An emotionally charged case that arose during the deportations concerned the fate of about 5,000 (maybe as many as 8,000) children of foreign Jews left in France as orphans after their parents had been “sent east.” The governments of both the United States and Vichy France took up the issue. In late August 1942 the U.S. charge d'affaires, Pinkney Tuck, had approached Laval about the orphaned children. Laval played a cynical game with the Americans. His administration leaked an offer it claimed to have made to the United States: that France would send all of its Jews to America if Washington would grant them exit visas. This leak was probably a ploy to embarrass the U.S., for it appears that Laval never intended to allow the children to leave. He already had turned down an offer by the Dominican Republic to take in many of the children.93 He soon released a statement that France would solve this problem in a “humane” manner and not separate the children from their parents. But France would not stop deporting the foreign Jews. Privately, though, Laval continued to play with the Americans. He insisted that no fanfare would accompany the children’s arrival in the U.S. The situation became more confused when stories were published that claimed that children of French workers sent to Germany as forced labor were to go to the United States.94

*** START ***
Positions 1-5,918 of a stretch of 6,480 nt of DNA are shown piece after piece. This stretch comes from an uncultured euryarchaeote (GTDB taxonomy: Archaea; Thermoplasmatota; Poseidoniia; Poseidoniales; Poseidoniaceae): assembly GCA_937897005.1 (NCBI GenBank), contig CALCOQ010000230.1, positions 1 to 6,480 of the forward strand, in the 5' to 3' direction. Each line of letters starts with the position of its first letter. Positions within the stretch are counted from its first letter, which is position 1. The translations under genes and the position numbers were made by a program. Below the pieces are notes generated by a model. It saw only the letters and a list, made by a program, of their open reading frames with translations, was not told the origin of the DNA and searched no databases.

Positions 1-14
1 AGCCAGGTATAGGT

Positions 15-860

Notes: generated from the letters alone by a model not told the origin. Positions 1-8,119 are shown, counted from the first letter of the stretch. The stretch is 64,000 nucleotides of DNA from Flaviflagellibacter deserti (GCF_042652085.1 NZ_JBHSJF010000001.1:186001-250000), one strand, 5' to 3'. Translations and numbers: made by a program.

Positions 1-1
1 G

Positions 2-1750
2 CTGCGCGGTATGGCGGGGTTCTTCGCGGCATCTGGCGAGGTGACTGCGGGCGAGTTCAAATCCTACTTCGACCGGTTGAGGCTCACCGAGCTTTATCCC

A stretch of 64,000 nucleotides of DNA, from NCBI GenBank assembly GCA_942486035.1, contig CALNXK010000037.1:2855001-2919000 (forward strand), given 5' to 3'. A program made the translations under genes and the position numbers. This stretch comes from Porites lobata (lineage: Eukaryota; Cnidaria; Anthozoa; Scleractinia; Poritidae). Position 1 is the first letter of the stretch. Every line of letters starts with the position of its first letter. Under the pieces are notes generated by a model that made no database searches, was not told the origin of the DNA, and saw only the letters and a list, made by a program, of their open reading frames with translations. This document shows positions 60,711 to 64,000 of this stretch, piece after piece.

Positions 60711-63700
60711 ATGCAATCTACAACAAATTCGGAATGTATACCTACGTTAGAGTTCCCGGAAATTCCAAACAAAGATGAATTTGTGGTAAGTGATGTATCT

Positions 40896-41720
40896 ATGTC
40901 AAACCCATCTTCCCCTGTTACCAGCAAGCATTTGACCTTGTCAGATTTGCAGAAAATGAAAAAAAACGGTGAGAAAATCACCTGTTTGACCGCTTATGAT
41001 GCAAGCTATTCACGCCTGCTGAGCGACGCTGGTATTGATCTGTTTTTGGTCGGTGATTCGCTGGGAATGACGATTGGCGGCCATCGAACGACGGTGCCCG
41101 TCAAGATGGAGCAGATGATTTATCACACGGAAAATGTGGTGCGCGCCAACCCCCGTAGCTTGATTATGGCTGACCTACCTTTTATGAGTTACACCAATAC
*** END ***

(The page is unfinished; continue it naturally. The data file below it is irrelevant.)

On 30 October the Vichy ambassador in Washington, Henry Haye, met with Undersecretary of State Sumner Welles, who assured Haye that the U.S. would not “make one believe” that the children belonged to French workers. Welles added that the State Department publicly would explain that not all of the orphans were Jewish so as to calm the fears of unidentified “groups of Americans” that “too many Jews” were coming into the country."95 Despite a public statement by Secretary of State Cordell Hull that “negotiations were going along satisfactorily,” the French had backed off from releasing the children. Ultimately, Quaker relief workers managed to get about 350 of the children out, but the rest remained in France. Many reasons have been put forward for Vichy’s clumsy and cynical handling of the issue — the foreign Jewish children helped meet the German quotas for Jews and protected French Jews; it made administrative sense not to separate families; or Laval’s desire to avoid further tension with German occupation authorities.96